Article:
For the past couple of years, our short trips upstate involve family and visits to a nursing home. It’s hard not to get sad during these visits no matter how nice the facility is and I find myself choking back tears whenever we leave. It’s a reminder of our own mortality too. We’re getting old alongside our parents and we’re all grappling with physical changes that we can, but also can’t see. Some things are within our control and we can change our lifestyles to shape our future, but it’s also just a roll of the dice with genetics and pure chance at play. Sometimes it doesn’t seem fair, but life isn’t always fair, is it?
Posted by Jenna | 5 Comments
The obligatory seasonal apple picking post. Comes around every year like a marker of time.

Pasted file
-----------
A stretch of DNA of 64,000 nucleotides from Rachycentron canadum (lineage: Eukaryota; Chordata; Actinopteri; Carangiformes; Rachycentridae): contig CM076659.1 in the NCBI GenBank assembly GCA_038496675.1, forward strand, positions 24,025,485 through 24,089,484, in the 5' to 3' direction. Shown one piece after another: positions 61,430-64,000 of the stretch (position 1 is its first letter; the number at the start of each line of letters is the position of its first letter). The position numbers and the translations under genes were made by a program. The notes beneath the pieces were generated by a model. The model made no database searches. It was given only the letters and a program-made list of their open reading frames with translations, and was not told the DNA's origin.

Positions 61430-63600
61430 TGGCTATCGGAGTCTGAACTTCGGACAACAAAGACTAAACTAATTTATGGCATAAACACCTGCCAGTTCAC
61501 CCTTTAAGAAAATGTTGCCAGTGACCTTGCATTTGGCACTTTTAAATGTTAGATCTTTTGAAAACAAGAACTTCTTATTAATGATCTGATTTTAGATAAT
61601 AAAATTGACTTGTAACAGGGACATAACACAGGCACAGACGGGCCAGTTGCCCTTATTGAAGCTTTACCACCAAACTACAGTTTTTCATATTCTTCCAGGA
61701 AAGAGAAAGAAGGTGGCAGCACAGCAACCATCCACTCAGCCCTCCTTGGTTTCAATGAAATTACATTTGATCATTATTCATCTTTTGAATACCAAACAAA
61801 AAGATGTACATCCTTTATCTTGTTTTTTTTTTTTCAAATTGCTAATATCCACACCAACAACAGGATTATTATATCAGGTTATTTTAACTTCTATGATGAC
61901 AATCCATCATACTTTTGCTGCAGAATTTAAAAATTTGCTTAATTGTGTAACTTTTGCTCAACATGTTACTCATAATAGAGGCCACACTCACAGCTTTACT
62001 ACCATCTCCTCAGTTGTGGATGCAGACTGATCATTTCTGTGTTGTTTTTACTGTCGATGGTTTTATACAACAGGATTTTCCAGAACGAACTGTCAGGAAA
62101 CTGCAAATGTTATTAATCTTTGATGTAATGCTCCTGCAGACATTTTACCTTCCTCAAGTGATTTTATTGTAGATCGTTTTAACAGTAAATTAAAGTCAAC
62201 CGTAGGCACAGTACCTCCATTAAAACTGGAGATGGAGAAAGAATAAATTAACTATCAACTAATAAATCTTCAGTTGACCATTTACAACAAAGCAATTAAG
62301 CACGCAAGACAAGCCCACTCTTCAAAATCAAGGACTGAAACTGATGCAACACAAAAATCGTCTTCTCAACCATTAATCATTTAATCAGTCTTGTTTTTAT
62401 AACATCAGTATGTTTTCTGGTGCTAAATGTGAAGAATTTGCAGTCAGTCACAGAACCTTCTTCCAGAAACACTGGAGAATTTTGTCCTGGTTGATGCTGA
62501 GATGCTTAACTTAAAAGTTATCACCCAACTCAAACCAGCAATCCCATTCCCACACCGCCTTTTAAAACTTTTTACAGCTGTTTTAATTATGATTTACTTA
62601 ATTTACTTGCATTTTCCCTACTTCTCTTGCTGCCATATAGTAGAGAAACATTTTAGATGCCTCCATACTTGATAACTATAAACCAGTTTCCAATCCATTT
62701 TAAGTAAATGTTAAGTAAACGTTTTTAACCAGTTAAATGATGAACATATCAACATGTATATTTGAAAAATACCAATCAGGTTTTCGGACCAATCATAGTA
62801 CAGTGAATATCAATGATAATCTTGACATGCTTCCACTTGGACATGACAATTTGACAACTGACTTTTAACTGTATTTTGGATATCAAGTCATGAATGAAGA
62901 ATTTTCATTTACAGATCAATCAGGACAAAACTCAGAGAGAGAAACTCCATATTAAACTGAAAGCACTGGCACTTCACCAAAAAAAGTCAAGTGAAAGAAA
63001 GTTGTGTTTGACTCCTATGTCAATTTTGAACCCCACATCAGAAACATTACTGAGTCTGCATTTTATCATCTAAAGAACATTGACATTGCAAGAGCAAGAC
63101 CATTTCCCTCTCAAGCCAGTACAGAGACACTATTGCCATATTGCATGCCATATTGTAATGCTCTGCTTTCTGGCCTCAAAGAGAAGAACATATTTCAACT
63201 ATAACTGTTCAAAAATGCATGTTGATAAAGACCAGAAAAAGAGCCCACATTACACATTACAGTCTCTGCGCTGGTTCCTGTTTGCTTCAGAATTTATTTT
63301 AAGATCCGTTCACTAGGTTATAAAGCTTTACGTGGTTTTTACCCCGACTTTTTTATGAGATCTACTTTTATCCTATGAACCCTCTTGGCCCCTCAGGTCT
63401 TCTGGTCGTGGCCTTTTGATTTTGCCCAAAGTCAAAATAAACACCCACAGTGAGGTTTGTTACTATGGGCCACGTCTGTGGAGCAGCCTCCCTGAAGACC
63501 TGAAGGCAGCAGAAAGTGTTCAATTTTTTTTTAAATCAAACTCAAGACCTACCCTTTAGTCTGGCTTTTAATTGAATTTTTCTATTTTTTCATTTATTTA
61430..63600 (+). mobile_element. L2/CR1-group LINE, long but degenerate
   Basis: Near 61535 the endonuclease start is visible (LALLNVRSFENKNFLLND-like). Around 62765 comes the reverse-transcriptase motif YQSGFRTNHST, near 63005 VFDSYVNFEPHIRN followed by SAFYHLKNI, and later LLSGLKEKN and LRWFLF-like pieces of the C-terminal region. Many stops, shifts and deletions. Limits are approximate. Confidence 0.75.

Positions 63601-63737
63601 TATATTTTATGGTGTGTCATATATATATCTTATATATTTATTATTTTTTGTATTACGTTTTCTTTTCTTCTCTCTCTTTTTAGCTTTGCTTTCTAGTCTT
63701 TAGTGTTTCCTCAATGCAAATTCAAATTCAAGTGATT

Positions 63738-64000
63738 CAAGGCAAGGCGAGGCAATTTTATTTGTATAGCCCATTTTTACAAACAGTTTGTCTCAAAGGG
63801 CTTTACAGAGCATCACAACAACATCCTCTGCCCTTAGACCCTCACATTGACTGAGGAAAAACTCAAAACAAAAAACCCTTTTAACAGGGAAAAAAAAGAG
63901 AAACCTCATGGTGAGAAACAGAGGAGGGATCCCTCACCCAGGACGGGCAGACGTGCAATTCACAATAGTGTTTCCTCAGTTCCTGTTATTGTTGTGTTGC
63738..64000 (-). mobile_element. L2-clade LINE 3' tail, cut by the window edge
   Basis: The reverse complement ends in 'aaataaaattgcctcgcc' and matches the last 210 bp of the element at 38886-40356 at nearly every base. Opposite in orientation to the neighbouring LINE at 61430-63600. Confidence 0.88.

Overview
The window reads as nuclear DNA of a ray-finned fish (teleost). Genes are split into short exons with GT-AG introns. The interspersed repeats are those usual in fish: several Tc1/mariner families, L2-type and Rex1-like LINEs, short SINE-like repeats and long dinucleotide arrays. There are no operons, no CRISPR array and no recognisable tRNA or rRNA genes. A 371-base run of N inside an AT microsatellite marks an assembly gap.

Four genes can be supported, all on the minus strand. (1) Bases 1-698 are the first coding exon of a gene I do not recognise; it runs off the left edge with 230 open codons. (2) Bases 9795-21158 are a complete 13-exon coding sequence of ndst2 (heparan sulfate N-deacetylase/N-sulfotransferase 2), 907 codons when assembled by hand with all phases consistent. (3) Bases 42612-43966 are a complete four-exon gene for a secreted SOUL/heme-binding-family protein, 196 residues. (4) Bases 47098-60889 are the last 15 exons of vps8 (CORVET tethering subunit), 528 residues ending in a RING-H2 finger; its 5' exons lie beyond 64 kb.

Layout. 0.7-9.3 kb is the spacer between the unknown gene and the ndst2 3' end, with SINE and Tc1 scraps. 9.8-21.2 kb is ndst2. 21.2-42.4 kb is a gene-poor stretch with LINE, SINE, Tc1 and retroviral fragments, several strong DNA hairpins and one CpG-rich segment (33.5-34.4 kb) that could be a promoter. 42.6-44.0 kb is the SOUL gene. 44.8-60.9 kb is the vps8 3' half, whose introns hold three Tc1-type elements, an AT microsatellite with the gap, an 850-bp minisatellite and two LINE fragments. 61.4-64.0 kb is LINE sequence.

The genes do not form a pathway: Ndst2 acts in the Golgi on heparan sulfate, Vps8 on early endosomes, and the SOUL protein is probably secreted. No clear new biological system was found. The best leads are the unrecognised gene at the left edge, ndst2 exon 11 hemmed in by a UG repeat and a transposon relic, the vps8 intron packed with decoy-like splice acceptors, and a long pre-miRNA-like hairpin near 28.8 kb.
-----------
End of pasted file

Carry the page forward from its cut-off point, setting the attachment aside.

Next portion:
Today was the first day where I wished I wore a heavier jacket and a bigger scarf as I was walking around; it was legitimately chilly. But Fall in New York has been glorious the last few weeks like it always is every year – and the leaves haven’t even turned yet. Summer will always be enshrouded now in the memory of loss. The slowed down pace of longer days, the heaviness of the heat, the rhythmic buzz of the cicadas, and the feeling of suspended time will always remind me of a period of mourning. The change in seasons and hitting up all the Fall activities like we do every year feels like a reset on life. The crisp air signals that transition. I admit that every so often I feel a tinge of guilt for starting to move on. There’s more laughter than sadness now. I know that doesn’t make sense, this guilt, but maybe that is part of the process too. I know that he would want me to live my life. I never really believed in guardian angels before, but maybe I do now. It’s a nice thought, especially in regards to the children who were left behind. Whatever gets us through the days.